Once upon a time I went to a show and it was called hang. It was by debbie tucker green and it was directed by Keira Fromm. It was about a woman, listed in the program as 3 (Patrese D. McClain), who has come into an office to tell 1 (Eleni Pappageorge) and 2 (Annabel Armour), who work there, her big decision. And she was not having any of their happy-go-lucky demeanor. The first part of the play you are trying to figure out why 3 is there and what she is upset about. In the second half you are trying to figure out what she has made a decision about and why she has to make it. Even though your main character doesn't have a name, you want her to get justice, but you are not sure exactly what she is getting justice for or at the expense of whom. Some of the questions get answered clearly and some never do. I really like mystery in plays and seeing things unfold and letting your imagination take over for some moments, so I really liked this show. It is funny in moments, but in very dark ways, which made me love it even more because I love dark comedy. You are holding your breath a lot of the time because you are waiting to see what the heck is going on, and I found that super exciting and terrifying.
At the beginning it seemed like 3 was there for just a business meeting or maybe a therapy session. Or they might be interviewing her about a crime. But at no point did it cross my mind that she was there for what she was there for. They build this sense of dread in a really interesting way. The most genuinely hospitable things started to sound menacing because of the amount of times they ask and the way she turns them down. They kept wanting to hang up her coat, or get her some water, or inform her about the heat of the water. Also, they, 1 and 2, kept wanting to get 3 some kind of tea and listing all the types of tea they had on the premises. She kept turning them down angrily and they seemed sort of put off by the fact that she doesn't want tea and they won't let it go. They even take the time to report to 3 that the herbal tea has arrived halfway through the play. At that point the tea just seems absurd and there is no reason anymore to talk about the tea. It seems like they are really really trying to make her at home--almost threatening her to relax. And when she won't, they seem to get more determined to make her feel at home. The repetition of asking about the tea is what makes it so terrifying to me. It is such a simple thing they can let go but they want to avoid the real subject so much they'll keep talking about it for an hour. It almost made me worry that the tea was poisoned for a minute. It is also what makes it funny, to see them persisting and 3's reaction to their whole four-act play about herbal tea.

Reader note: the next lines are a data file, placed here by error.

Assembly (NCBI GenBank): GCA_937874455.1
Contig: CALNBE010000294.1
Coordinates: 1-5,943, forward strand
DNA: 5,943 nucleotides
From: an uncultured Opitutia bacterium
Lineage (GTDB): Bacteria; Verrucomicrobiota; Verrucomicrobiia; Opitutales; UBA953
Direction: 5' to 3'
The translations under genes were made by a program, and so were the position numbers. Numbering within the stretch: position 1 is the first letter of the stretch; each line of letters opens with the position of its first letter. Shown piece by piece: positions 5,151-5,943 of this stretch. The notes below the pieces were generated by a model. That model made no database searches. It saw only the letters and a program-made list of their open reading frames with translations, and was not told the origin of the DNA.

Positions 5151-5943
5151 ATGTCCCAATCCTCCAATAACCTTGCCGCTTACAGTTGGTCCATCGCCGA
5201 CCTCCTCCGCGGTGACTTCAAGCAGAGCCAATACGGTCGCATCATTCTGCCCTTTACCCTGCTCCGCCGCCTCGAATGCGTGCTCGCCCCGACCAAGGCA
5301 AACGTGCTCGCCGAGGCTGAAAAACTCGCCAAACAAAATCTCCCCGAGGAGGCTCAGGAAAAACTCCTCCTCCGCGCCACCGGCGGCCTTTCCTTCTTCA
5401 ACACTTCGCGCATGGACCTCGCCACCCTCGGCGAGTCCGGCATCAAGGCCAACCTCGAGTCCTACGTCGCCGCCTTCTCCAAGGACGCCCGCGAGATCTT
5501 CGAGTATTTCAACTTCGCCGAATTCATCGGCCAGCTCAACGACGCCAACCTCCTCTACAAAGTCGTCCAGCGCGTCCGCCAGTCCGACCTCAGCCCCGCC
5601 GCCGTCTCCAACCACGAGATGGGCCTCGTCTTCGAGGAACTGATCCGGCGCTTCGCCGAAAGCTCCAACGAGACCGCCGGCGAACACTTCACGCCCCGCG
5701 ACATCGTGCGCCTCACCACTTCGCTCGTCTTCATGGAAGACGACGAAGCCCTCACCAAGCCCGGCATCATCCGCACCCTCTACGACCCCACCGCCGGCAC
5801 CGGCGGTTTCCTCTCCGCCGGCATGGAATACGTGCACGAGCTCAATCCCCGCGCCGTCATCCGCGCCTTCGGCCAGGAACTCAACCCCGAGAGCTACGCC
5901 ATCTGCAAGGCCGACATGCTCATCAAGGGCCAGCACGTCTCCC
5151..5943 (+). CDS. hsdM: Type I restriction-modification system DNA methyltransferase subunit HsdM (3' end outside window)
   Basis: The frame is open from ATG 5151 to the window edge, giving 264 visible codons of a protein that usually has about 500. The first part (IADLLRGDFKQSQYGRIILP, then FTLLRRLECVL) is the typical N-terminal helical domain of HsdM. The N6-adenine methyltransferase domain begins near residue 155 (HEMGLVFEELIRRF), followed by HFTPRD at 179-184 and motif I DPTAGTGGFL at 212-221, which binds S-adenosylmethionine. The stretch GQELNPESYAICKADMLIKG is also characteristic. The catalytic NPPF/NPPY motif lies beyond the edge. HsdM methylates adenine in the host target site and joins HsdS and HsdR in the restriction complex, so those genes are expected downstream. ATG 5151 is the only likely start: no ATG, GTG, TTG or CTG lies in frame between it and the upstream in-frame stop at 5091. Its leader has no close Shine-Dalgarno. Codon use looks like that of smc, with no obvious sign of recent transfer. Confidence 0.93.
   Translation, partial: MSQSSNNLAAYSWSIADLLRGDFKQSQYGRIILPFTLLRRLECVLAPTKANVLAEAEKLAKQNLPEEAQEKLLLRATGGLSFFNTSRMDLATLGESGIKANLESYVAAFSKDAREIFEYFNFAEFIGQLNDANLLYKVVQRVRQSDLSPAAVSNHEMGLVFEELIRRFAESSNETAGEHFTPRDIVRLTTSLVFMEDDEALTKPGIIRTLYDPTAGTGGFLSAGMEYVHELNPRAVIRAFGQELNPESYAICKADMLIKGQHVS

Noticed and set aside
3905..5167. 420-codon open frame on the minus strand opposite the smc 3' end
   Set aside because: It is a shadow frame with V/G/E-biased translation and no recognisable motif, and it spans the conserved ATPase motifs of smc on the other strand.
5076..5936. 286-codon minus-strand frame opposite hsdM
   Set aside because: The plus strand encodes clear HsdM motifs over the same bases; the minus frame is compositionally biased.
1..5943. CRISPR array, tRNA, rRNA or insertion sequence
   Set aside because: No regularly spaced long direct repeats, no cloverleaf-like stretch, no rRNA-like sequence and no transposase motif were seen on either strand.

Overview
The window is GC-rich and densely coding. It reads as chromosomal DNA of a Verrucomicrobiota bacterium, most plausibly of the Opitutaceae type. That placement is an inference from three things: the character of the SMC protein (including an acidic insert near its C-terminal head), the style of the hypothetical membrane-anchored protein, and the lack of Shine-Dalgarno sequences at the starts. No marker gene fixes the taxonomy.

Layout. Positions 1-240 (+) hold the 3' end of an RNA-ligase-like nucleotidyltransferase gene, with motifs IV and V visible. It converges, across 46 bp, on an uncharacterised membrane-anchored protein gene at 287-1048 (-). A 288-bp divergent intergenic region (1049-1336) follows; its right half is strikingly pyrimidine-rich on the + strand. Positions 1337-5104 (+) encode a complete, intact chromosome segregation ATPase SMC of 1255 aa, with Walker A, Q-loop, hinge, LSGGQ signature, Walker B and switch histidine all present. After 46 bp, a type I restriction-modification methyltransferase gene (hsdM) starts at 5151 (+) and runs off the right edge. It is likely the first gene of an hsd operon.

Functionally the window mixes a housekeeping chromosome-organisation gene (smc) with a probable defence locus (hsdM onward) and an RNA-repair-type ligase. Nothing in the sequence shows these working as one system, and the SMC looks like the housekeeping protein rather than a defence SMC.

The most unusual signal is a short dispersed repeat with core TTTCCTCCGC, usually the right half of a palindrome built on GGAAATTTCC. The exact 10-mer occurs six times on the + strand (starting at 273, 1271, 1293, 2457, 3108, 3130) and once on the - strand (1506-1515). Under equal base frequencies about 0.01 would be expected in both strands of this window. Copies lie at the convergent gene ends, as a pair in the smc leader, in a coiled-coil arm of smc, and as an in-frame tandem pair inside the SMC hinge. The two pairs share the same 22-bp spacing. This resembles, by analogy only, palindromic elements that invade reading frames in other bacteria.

This paragraph is full of spoilers, so if you have seen the show already and want to read it, here's the link.
People who would like this show are people who like futuristic politics, the persistence of IKEA, and excessive herbal tea. I think that people should go and see this show. It is such an interesting concept and it is beautifully acted. I loved it.
Photos: Michael Courier Photography